I’ve been thinking obsessively the past month about the economy and the danger signs I saw back in the spring about another economic meltdown. Because I’m not an economist I wasn’t exactly sure how or why this would occur. A feeling and some astrological back-up to that intuition was all I had to go on. But patterns I’ve been seeing have started to become clearer about how and why the breakdown will occur. The pieces: 1. Because the US (and the world) has been so divided – left and right – the 2008 meltdown was only given a band-aid remedy. After the crash of 1929, and the subsequent Great Depression that ensued, massive sweeping changes were made to protect the US from another financial meltdown. These measures where based on a relatively simple principle most kids learn subconsciously from the game of Monopoly. Money could not be coagulated into the hands of a very few or it would choke the entire economy. This idea was worn down over time by the false equivalency to communism. Communism of course was equated with the enemy and everything evil. Generations of Americans grew up under the shadow of nuclear annihilation under the threat of the Communists. While the enmity was real the understanding of their alternate system was flawed for a number of reasons. The first being the faultiness of the Soviet’s governance of that system. Allowing a few people to control all the resources (in their case the government – in our case corporations and wealthy plutocrats) led to exactly what one would expect a corruption of power. I don’t need to repeat the adage we all know so I won’t. During most of the mid-century however we did not have “pure capitalism” in fact we had a system much closer to Europe’s because FDR played a huge hand in resetting up these countries constitutions after WWII. For all intents and purposes we had a socialist democracy where their was a social net set-up for the poorest people. The wealthy paid 90% tax, unions were strong and protected the rights of workers and college was close to free (and for many Pluto in Leo’s their college loans were never repaid – making their education a gift from the US government.) The economy from the end of WWII until the 1970s was stable and incredibly strong. And then the unraveling began. Greed. The wealthy got tired of being merely wealthy among the throngs of upstart middle-classers. That wasn’t a high enough place to be I guess just wealthy – not enough one has to not just have most of the nuts but all the nuts – mad squirrel disease as I like to call it – the pathological need to acquire everything. It simply wouldn’t do to live in a society where everyone was doing really well and perhaps your osn or daughter would go to harvard next to a factory workers son and then fall in love. Dear me the entire social fabric was falling apart due to those scary middle-class hippie kids who had no regard for the social order. Conservatives decided to fight back. It was a double edge insult to their lifestyle and threatened everything they valued. Hence the fight to come after the glow of the 1960s. But back to… The failure of both systems – Communism and Capitalism – greed. Neither take this fundamental human pathology into account. And although the 80s tried to sell us on the idea of greed being good and a pure marketplace where corporations would magically police themselves – anyone who has even the tiniest bit of street smarts and/or understanding of human psychology knows that a fox should never be guarding a hen house as the old saying goes. We can’t expect to put a freshly baked box of cookies next to a hungry toddler – leave him to guard it indefinitely and expect to come back to find none missing. Especially if we continue to do this and there are no repercussions when the toddler starts taking them. Eventually the kid doesn’t think about it anymore and it just becomes a given that stealing from the pile is part of what you do. Taking regulations away and dismantling unions allows corporations and wall street to go unchecked. Just like our Democracy has been set-up to have checks and balances (which we are now seeing needs some modern adjustments) so power was never put entirely in one individual or groups hands for fear of corruption – the same holds even more true for the resources of the earth. Historically those who control the resources control the power. We saw the end of soviet communism and thought we had “won.” But in reality the very thing that crushed their system will crush ours but it will come from the private side rather than the government side since our government has become a side show to the real power allowed to run amok via the Supreme Court’s rulings on everything from not counting votes to Citizens United to their ruling on the most recent Hobby Lobby case allowing corporation shareholders’ religious preferences to trump everyone else in the corporation – whereby creating a surf-like relationship between corporate heads and their employees. (If you look at it ideologically without the divisive sunglasses of pro-life vs. pro-choice – one can clearly see it as a crack in the protection of the individual’s rights vs. corporate rights – there are more cases than this which I could point to having to do with intellectual property that also give more latitude to corporations and less to private individuals so it’s not just this case I’m going on here but that’s a whole other post.) I used to refer to the pathological sort of greed (found in the one percent of the human population) as “mad squirrel disease.” But I’ve come to realize it’s actually more sinister than that just look at the Koch Brothers. Now let me break it down in real time rather than history: 1. We have a low wage service based economy. Since Nixon opened trade relations with China the lions share of jobs shifted from factories to service as China took on manufacturing. With the advent of the Internet the 1990s economy had the advantage of a strong intellectual property economy fortifying the service economy. Things like Napster started a trend toward an everything-is-free trend which eroded intellectual property for everyone except large corporations and eventually led the feed cycle to an almost exclusive service based economy. Other than construction, the small manufacturing sector, small percentages of actual farmers (2%), nearly all jobs are related to serving whether that is being a doctor, teacher, law enforcer, IT specialist, waiter, clerk, accountant, real estate agent or financial broker – these jobs only exist to serve. The safest jobs during a major downturn are those connected to the community like police officer and perhaps even doctor due to need. But a serious downturn or depression would ELIMINATE the need for nearly ALL OTHER JOBS. Food, shelter and basic needs are all people spend money on in a major downturn or depression. This would choke people’s ability to spend on anything except the necessities which we are seeing in slow motion right now despite all the BS about the stock market. The reason the low wage part is such an aggregant (CEOs and wealthy 1 percenters take notice) is the inability for people (which is a huge percentage of people) to buy goods and services and the inevitability of that huge percentage of people to slip into abject poverty and out of the economy completely if a major downturn/depression were to occur. Now that the social net is broken the devastation of economic free fall would be truly horrifying. 2. We thought we solved the problem. The 2008 meltdown was an opportunity to right the boat but we didn’t take it. We put up a slipshod band-aid that will eventually bleed out and slip off. The bail out was the right thing to do at the time BUT IT SHOULD HAVE BEEN FOLLOWED UP BY REAL REFORM! The banks should have had to pay back the money with interest and they should have reinstated old monopoly regulations and broken them apart. In fact all the mergers and acquisitions and centralizing of corporate power should be reversed if we are to survive a global financial meltdown. The reason being if all the dinosaurs are roped together and one falls down – they all fall down. If one dinosaur falls down and dies, well it just goes back into the life cycle. An economy can happily recover after the death of one giant. It can even thrive as its broken apart into smaller pieces and redistributed but if the thing is so massive as to encompass the earth and all its people, well, then it’s not survivable. Instead of diversifying everything and locking down the hatches by cracking down on criminal behavior and kicking Wall Street out of the country’s financial governance, we gave the dinosaur a big meal, slapped a bandage on him and ignored the whole thing. In the mean time the country became extremely divided and entropy set into politics. Anything that could or should have done couldn’t be done. Alas we have a serious problem about to unfold. 3. Global connectivity: that which has been sown must be reaped… We have a global economy. Corporations are making record profits connecting to markets everywhere. Yeay! If your a shareholder or CEO of one of those corporations. Well, at least that has been the case. All those new people around the world mean new costumers right? Right? Yeah and new liabilities. Just as we tanked the world economy with our housing bubble, guess what can happen if theirs a bubble in say China? Hmm… coincidentally their is a bubble in China a HUGE BUBBLE. Two words. Ghost Cities. Heard of them? This bubble will make our bubble look like we did it with a piece of chewing gum. Terrifying when it bursts and it will. The epicenter of this seems extremely volatile when I tap into this I get very scared. It feels like intense chaos, violence and its tentacles are everywhere. The growing middle-class in China had no other thing to invest their newly won money in except real estate so… they built whole cities, infrastructures, shopping malls, parks, malls where no human (other than the builders) ever set foot and still haven’t set foot. They have a unique conundrum. Those who can afford to live in these new cities live elsewhere thereby displacing the poor villagers who had lived on that land and since these cities have no industry (although their are buildings there to house industry) no humans come to live in them. They are like bodies without souls. Dead. Still born without hope of life. The final component: 4) War All the conflicts going on around the world are heating up in key places. More than just losing the war in Iraq and Afghanistan – both unwinnable from the get go – we’ve shown the world we no longer have any moral authority (think torture and blowing off the geneva convention rules without any public prosecutions.) We also have a broken military unable to take on anything else after a decade of war. We have been left weak, morally, physically, economically and spiritually. Our own land torn apart by the left – right divide which has only served to hand over more power to the few leaving the masses poorer and fighting one another for scraps without a real understanding of how we’ve all been hornswaggled. So what does this mean for us? It means a real correction. We didn’t head our chance at a warning. The 2008 warning shot was forgotten as soon as the ringing in our ears wore off. It’s unfortunate that we have to learn the hard way but I’m very afraid we will have to learn the hard way. While I don’t think what hits us will look exactly like the last Great Depression it will be close. This will be the second dip we’ve all been waiting for. And it will require REAL CHANGES. Let’s hope that the next president has the ovaries to get something done. Many blessings, Denise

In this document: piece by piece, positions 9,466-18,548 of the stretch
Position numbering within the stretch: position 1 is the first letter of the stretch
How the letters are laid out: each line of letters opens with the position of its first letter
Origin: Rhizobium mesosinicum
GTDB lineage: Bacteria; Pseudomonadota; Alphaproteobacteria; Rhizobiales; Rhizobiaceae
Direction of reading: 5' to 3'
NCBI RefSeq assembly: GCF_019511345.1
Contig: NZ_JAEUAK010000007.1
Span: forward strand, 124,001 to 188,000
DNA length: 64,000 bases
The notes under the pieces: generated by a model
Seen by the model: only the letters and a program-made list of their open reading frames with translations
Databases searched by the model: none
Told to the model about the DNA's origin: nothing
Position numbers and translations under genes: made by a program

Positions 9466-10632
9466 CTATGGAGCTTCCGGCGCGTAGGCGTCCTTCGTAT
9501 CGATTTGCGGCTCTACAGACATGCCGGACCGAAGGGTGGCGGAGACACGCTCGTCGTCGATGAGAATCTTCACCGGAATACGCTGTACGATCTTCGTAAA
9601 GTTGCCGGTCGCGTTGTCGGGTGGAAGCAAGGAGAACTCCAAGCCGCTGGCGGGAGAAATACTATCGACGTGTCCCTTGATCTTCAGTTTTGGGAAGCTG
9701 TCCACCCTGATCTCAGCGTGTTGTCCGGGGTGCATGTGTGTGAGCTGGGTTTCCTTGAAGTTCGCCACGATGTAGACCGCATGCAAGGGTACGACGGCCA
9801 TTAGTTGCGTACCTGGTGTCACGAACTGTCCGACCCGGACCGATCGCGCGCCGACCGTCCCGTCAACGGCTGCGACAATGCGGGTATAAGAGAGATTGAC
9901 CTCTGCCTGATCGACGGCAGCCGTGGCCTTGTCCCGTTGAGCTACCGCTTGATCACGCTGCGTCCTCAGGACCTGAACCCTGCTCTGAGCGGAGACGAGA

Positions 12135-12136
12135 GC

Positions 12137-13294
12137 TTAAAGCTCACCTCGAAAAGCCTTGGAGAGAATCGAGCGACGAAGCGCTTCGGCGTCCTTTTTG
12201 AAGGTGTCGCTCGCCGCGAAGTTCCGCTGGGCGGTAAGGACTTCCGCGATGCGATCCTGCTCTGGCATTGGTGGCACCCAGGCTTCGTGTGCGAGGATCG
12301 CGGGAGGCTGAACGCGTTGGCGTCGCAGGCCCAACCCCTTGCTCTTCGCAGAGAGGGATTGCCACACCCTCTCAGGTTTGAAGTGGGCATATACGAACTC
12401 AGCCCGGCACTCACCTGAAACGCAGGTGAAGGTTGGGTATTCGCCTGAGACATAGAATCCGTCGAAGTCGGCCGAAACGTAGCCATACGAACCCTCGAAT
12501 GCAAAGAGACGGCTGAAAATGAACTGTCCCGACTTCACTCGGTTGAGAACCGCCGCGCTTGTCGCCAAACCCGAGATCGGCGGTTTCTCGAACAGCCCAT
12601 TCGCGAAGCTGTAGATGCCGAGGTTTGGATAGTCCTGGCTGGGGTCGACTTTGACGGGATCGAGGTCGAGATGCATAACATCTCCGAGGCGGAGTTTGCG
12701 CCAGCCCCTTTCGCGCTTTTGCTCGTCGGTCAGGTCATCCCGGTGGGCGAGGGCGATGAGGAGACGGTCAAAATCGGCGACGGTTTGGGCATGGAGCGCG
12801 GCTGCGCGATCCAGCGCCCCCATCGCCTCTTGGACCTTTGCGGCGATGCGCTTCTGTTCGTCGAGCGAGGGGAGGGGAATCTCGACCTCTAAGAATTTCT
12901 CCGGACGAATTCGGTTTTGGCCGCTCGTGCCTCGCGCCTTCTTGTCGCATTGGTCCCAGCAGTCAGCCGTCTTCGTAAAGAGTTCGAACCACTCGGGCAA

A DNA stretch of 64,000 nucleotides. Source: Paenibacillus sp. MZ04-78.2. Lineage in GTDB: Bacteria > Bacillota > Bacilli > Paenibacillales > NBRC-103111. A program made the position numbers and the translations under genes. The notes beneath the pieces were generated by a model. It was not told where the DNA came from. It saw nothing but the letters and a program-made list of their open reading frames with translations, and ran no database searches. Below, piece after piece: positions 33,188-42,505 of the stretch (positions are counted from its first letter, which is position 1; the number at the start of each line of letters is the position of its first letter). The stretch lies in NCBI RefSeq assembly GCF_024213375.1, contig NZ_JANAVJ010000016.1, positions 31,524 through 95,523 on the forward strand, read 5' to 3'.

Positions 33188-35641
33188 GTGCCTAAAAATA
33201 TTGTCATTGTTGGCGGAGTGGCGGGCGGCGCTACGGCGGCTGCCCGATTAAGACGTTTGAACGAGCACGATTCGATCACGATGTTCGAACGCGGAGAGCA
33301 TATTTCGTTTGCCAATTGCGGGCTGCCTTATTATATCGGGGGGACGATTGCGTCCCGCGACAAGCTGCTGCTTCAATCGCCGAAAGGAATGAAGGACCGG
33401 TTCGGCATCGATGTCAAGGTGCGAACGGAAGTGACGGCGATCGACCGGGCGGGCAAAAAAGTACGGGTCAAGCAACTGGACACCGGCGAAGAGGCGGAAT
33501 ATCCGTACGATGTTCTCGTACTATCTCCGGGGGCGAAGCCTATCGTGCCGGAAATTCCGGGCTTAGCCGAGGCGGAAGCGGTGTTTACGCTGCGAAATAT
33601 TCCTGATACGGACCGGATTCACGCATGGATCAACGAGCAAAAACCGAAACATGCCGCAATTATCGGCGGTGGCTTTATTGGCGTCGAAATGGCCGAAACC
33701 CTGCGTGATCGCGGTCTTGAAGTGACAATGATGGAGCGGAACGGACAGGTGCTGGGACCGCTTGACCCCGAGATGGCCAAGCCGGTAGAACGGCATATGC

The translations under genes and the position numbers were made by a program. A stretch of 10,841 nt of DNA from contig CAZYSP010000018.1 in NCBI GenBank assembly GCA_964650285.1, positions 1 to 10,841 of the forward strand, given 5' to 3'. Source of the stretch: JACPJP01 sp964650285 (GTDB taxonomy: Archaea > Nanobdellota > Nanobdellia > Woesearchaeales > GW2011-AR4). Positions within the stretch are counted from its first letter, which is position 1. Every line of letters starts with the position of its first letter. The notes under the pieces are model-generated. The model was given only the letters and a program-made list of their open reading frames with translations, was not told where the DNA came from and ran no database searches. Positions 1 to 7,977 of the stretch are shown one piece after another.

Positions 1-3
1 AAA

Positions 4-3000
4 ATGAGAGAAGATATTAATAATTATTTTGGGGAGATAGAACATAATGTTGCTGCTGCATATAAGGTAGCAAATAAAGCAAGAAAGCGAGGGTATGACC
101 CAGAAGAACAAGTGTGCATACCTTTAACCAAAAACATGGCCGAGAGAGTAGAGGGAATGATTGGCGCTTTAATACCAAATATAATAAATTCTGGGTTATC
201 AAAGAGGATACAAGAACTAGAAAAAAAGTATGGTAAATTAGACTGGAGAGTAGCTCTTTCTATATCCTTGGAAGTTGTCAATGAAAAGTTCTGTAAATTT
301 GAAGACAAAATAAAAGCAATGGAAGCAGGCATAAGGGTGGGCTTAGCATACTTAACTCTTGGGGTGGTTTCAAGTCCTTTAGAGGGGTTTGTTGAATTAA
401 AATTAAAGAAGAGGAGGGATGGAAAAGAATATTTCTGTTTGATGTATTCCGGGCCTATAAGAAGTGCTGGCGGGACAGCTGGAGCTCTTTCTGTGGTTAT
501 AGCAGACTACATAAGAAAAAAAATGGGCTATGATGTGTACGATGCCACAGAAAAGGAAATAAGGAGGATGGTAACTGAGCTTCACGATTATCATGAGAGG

*Update I just saw a comment from Marie about a Forbes article related to this topic. I didn’t include the issues they address in it in my assessment but everything stated there is definitely another factor that I hadn’t thought about except for its relation to consumer debt. The stock market, in my opinion, has been running on the fuel of its own farts for as long as I can remember. It’s a closed loop that has taken off from any grounding it once had in reality. Check out the link she posted.